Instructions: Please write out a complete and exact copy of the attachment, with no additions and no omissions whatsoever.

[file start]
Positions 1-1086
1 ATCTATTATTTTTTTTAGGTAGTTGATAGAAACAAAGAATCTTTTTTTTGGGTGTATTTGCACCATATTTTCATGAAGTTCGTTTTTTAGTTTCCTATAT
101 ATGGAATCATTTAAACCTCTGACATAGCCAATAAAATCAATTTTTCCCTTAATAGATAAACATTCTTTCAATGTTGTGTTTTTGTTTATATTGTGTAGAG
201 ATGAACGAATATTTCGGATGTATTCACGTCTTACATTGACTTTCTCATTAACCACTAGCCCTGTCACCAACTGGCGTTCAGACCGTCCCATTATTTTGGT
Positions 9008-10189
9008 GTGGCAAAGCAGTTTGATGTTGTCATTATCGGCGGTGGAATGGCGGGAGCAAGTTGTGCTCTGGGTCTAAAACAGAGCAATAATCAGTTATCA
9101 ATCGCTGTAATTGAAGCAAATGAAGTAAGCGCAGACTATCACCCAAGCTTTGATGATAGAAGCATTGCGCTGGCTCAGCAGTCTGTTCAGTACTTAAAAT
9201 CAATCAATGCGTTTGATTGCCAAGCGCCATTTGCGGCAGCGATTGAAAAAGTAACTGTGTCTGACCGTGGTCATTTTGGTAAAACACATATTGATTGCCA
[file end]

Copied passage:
Positions 1-1086
1 ATCTATTATTTTTTTTAGGTAGTTGATAGAAACAAAGAATCTTTTTTTTGGGTGTATTTGCACCATATTTTCATGAAGTTCGTTTTTTAGTTTCCTATAT
101 ATGGAATCATTTAAACCTCTGACATAGCCAATAAAATCAATTTTTCCCTTAATAGATAAACATTCTTTCAATGTTGTGTTTTTGTTTATATTGTGTAGAG
201 ATGAACGAATATTTCGGATGTATTCACGTCTTACATTGACTTTCTCATTAACCACTAGCCCTGTCACCAACTGGCGTTCAGACCGTCCCATTATTTTGGT
Positions 9008-10189
9008 GTGGCAAAGCAGTTTGATGTTGTCATTATCGGCGGTGGAATGGCGGGAGCAAGTTGTGCTCTGGGTCTAAAACAGAGCAATAATCAGTTATCA
9101 ATCGCTGTAATTGAAGCAAATGAAGTAAGCGCAGACTATCACCCAAGCTTTGATGATAGAAGCATTGCGCTGGCTCAGCAGTCTGTTCAGTACTTAAAAT
9201 CAATCAATGCGTTTGATTGCCAAGCGCCATTTGCGGCAGCGATTGAAAAAGTAACTGTGTCTGACCGTGGTCATTTTGGTAAAACACATATTGATTGCCA